Coordinated approach necessary to manage external relations – COTED hears

The importance of effectively managing the external relations of the Caribbean Community (CARICOM) was strongly underscored at the opening of the 45th meeting of the Council for Trade and Economic Development (COTED) on Thursday in Georgetown, Guyana.

Chair of the COTED, the Hon. Paula Gopie-Scoon, Trade and Industry Minister of Trinidad and Tobago,  and Ambassador Irwin LaRocque, CARICOM Secretary General referred to the current international trade climate and stressed the need for coordinated approach to external economic relations.

While many of the agenda items focus on the CARICOM Single Market and Economy, the Region’s flagship programme, and trade in goods, Ministers will place emphasis on matters such as future trade with the United Kingdom post-BREXIT; developments within the World Trade Organisation (WTO); and the state of the rum industry in CARIFORUM.

“We must remember that our strength as a Region depends on a coordinated approach to policies. This includes the external economic and trade relations of the Community which we will address during the course of this Meeting”, Minister Gopie-Scoon said at the opening session.

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Regional Trade Ministers meet

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Trade representatives of Caribbean Community (CARICOM) Member States on Monday morning began a two-day meeting in preparation for the Ministerial Meeting of the Council for Trade and Economic Development (COTED) 9-10 November, 2017.

Given its importance, and the mandate issued by CARICOM Heads of Government last year for a full review, the implementation CARICOM Single Market and Economy (CSME) will be a main agenda item at the two-day Meeting at the Marriott Hotel in Georgetown. Discussions will centre on a draft Public Procurement Protocol, police certificates of character, and the harmonisation of laws.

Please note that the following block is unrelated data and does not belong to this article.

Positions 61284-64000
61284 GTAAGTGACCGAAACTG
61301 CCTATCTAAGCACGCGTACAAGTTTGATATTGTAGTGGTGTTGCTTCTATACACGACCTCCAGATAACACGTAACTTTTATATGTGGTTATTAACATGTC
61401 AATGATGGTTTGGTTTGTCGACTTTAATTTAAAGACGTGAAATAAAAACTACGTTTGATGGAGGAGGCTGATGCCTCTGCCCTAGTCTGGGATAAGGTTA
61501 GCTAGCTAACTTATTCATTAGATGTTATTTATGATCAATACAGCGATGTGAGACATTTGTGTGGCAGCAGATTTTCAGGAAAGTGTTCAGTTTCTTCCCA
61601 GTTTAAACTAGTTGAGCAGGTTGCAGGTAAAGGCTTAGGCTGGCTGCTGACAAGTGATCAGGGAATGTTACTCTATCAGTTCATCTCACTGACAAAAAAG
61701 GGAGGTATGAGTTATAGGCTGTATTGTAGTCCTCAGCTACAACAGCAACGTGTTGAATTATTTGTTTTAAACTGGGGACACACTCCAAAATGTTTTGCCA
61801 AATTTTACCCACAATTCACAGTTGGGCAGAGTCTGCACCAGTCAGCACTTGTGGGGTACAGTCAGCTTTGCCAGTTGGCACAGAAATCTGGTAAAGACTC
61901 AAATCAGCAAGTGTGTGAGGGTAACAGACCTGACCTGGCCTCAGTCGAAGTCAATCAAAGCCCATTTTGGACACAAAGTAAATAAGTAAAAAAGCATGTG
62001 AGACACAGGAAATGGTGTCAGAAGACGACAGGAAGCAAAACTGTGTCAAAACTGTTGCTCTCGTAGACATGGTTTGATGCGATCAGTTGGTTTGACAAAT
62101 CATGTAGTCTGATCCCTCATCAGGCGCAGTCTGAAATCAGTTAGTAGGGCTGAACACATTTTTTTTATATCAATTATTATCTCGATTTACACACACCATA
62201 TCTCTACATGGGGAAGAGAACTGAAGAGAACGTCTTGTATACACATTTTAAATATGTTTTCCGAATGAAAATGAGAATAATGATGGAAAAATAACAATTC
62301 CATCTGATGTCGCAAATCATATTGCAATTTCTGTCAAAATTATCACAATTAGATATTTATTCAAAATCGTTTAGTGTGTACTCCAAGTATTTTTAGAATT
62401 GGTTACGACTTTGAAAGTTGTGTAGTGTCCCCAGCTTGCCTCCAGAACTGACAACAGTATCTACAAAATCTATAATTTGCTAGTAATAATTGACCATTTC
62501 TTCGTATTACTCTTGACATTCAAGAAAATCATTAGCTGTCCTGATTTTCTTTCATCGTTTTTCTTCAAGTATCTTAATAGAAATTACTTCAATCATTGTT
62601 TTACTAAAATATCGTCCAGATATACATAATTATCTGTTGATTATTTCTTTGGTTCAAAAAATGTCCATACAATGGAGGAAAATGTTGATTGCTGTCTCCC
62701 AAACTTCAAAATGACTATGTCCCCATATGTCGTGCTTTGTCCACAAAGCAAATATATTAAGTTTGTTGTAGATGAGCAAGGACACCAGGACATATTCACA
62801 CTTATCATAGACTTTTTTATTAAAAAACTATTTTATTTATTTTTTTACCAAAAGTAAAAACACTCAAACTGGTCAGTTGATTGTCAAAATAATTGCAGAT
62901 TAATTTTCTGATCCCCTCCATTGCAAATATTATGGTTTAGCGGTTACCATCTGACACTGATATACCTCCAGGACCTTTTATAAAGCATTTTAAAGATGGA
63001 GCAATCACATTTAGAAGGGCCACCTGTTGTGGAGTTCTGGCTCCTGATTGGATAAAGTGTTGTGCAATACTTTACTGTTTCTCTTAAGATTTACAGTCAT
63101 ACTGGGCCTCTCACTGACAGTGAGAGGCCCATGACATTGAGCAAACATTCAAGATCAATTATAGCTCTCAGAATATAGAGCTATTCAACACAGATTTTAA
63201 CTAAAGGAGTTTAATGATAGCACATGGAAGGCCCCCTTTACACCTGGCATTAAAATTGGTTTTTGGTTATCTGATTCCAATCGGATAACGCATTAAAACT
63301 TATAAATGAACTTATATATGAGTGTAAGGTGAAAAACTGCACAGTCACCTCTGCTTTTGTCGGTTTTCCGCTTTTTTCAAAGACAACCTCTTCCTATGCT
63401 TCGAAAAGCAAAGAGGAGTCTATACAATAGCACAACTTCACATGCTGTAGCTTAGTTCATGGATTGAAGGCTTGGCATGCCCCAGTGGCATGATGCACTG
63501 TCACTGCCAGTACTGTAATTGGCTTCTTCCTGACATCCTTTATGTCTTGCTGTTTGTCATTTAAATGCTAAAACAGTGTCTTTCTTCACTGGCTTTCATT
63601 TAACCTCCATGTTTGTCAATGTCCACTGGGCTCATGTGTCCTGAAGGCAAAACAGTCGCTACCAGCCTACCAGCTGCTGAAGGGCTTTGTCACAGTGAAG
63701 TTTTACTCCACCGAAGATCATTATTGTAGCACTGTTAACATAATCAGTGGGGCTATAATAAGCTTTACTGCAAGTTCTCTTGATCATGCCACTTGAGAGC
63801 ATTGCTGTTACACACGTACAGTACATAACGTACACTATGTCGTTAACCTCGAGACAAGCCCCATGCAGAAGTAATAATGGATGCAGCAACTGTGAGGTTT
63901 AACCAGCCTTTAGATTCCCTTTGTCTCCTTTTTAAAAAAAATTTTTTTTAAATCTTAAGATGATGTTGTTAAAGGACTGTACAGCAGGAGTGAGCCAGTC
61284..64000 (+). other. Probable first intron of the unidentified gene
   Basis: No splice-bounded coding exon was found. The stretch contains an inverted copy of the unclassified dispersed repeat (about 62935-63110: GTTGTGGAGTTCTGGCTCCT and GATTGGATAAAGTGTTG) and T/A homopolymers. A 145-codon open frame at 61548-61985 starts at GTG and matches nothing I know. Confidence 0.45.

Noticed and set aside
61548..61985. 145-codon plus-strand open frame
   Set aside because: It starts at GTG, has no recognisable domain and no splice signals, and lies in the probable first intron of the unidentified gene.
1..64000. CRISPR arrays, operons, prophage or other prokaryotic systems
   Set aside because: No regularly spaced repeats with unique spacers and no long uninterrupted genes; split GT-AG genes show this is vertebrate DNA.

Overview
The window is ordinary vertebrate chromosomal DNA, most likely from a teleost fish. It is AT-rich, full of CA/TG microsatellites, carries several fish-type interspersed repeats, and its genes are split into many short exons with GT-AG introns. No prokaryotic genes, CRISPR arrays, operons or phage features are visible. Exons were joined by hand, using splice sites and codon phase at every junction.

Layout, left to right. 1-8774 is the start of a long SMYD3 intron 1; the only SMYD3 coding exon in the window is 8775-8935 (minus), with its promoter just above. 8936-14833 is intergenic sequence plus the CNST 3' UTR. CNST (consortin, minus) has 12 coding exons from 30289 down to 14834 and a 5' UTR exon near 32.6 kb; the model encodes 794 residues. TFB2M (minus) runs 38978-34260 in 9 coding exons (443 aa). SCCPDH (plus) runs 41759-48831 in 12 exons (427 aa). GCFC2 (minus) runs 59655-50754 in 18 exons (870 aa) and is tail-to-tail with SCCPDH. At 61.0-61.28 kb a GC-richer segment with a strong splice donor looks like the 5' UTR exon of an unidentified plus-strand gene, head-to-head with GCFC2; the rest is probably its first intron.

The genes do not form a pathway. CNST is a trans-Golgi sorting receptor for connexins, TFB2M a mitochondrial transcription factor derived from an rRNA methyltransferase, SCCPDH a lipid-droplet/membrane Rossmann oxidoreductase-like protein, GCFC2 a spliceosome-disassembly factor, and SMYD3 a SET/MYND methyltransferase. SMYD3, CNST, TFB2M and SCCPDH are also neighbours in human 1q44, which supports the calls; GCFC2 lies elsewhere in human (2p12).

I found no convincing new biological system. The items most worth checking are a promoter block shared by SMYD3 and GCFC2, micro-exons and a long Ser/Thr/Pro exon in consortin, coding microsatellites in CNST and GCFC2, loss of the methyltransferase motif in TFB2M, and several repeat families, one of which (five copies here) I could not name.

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Heads of Government to tackle de-risking, BREXIT

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When CARICOM Heads of Government meet in Georgetown next week, they will do so against the background of a number of threats to the Region’s financial and economic stability.

Chief among these are the threats posed by international banks limiting or terminating their relationships with regional financial institutions, and the yet to be determined implications of the British decision to leave the European Union (EU), a key partner in the Community’s development. The BREXIT vote has sent Britain and the rest of the world into a tailspin. The pound sterling fell in value to the lowest in 30 years, and international financial markets took a downturn, as the implications hit home.

The Caribbean is not immune from the potential fallout, and economists and politicians alike are assessing the situation. The majority of CARICOM Member States were former colonies of Britain, which was a key ally of the Region within the EU.

While some have adopted a wait and see stance, confident that any domino effect will not occur in the short-term, others are predicting immediate consequences and want the CARICOM Member States to appreciate the value of regional integration and band firmly together to chart the way forward. The concerns range from a drop off in arrivals in tourist dependent Member States such as Saint Lucia and Barbados where the UK is a major source market, a decrease in development assistance, to effects on trade agreements the Region has with the EU.

Interacting with journalists in Guyana at the weekend, CARICOM Secretary-General, Ambassador Irwin LaRocque said that though the imminent breakaway was not on the agenda of the Meeting, it would undoubtedly be discussed next Tuesday and Wednesday at the Pegasus Hotel in Georgetown.

We have to, of course, be concerned because the United Kingdom is a significant player in the arrangements in the European Union in terms of a voice, that also being a Commonwealth country but a voice as well in the European Union and the fact that it is a significant contributor to the European Union and of course the budget of the European Development Fund,” the Secretary-Generals said on Saturday.